Such declaration of intent shall be mandatory with effect from July 1, 2015 in all Shipping Bills (other than free
Shipping Bills).

Application for obtaining duty credit scrip shall be filed within a period of:

Twelve months from the Let Export date; or

Three months from date of:

- Uploading of EDI shipping bills onto the DGFT server by Customs


- Printing/ release of shipping bills for Non EDI shipping bills whichever is later

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Foreign Trade Policy 2015-20

An Analysis of Foreign Trade Policy

STATUS HOLDER
Particulars

Existing

Amended

Eligibility

Merchant as well as ManufacturerExporters, service providers, EOUs and Units


located in SEZs, AEZs, EHTPs, STPs and BTPs
shall be eligible for recognition as a status
holder.

Status holders are business leaders who have


excelled in international trade and have
successfully contributed to countrys foreign
trade.

Status category

The export performance will be counted

The export performance will be counted on

on the basis of FOB value of export

the basis of FOB value of export proceeds

proceeds realized during current plus

realized during current and previous two FY

previous three years (taken together)


Status Category
Status Category

Export
Performance FOB
/ FOR Value

Millions)

One
House
Two
House
Three
House
Four
house
Five
House

(Rupees in Crores)

Export House

20

Star Export House

100

Trading House

500

Star Trading House

2500

Premier
House

7500

For

Trading

Export

House

Status,

Export
Performance FOB /
FOR Value (in US$ in

Star

Export

Star

Export

25

Star

Export

100

Star

Export

500

Star

Export

2000

export

performance is necessary in at least two

out of four years.

For granting status, export performance is


necessary in at least two out of three years.

For deemed exports, FOR value of exports in


Indian Rupees shall be converted into US$ at
the exchange rate notified by the CBEC, as
applicable on 1st April of each FY.

Privileges
of
Status Holders

A status holder shall be eligible for privileges


as under:

Following additional benefits are further available


to status holders including erstwhile benefits:

Authorization and Customs Clearances

Three star and above export house shall be

for both imports and exports on self-

entitled to get benefit of ACP as per the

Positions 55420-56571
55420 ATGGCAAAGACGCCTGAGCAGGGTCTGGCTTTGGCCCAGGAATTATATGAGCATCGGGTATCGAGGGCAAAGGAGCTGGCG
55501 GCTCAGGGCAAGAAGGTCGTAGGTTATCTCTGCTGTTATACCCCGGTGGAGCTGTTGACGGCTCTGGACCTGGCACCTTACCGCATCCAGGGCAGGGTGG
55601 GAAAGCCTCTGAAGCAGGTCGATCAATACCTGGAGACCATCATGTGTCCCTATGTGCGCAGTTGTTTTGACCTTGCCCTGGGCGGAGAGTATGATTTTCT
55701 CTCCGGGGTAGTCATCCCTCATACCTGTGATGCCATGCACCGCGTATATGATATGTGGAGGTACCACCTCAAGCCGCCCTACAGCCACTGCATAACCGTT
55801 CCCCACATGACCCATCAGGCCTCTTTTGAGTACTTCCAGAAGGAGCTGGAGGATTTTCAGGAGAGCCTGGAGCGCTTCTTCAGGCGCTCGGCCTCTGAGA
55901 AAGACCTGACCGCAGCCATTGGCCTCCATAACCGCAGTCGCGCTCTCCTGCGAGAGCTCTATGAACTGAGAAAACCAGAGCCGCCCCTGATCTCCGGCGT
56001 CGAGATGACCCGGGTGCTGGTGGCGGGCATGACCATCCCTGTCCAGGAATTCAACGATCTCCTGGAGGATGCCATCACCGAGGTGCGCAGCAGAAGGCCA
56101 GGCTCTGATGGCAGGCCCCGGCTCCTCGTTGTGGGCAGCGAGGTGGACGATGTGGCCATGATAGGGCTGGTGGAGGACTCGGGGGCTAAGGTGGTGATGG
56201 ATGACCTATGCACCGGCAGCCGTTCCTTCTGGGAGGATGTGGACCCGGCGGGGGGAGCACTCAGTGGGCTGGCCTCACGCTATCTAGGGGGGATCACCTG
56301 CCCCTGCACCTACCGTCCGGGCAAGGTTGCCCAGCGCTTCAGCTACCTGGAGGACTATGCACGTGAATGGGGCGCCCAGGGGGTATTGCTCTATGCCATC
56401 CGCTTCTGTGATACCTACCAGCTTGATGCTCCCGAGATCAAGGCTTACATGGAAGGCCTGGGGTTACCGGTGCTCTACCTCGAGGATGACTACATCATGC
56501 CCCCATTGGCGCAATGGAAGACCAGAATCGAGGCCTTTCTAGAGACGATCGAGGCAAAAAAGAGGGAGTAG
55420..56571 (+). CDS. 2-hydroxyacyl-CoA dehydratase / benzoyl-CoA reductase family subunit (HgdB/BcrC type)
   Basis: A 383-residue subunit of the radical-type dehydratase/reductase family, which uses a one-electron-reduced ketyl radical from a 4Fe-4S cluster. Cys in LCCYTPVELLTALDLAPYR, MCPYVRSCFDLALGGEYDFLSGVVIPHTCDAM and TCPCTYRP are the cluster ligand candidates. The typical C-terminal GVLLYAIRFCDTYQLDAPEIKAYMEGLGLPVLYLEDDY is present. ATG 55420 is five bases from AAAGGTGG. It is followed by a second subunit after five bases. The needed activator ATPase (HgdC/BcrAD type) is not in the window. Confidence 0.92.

declaration basis.

guidelines of CBEC.

Fixation of Input-Output norms on


priority within 60 days.

Manufacturers who are Three Star/Four


Star/Five Star status holders will be enabled
to self-certify their manufactured goods (as

Exemption from compulsory negotiation

per their IEM/IL/LOI) as originating from

of

banks.

India with a view to qualify for preferential

Remittance / Receipts, however, would

treatment under different PTA, FTA, CECA

documents

through

be received through banking channels.

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Economic Laws Practice

Foreign Trade Policy 2015 -20

Particulars

An Analysis of FTP Proposals

Existing

Amended

Exemption from furnishing of BG in

and CEPA.

Schemes under FTP.

Manufacturer exporters who are also Status

SEHs and above shall be permitted to

Holders shall be eligible to self-certify their

establish Export Warehouses, as per

goods as originating from India as per

DoR guidelines.

Paragraph 2.108 (d) of HoP.

For status holders, a decision on

Status holders shall be entitled to export

conferring of ACP status shall be

freely exportable items on free of cost basis

communicated by Customs within 30

for export promotion subject to an annual

days from receipt of application with

limit of Rs. 10 Lakhs or 2% of average annual

Customs.

export realization during preceding three


licensing years whichever is higher.

As an option, for Premier Trading House


(PTH), the average level of exports
under EPCG Scheme shall be the
arithmetic mean of export performance
in last 5 years, instead of 3 years.

Status holders of specified sectors shall


be eligible for Status Holder Incentive
Scrip under Para 3 .16 of FTP.

Status Holders of Agri. Sector (Chapter 1


to 24) shall be eligible for Agri.
Infrastructure Incentive Scrip under
VKGUY Paragraph 3.13.4 of FTP.

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Foreign Trade Policy 2015-20

An Analysis of Foreign Trade Policy

CHAPTER 4 - DUTY EXEMPTION & REMISSION SCHEMES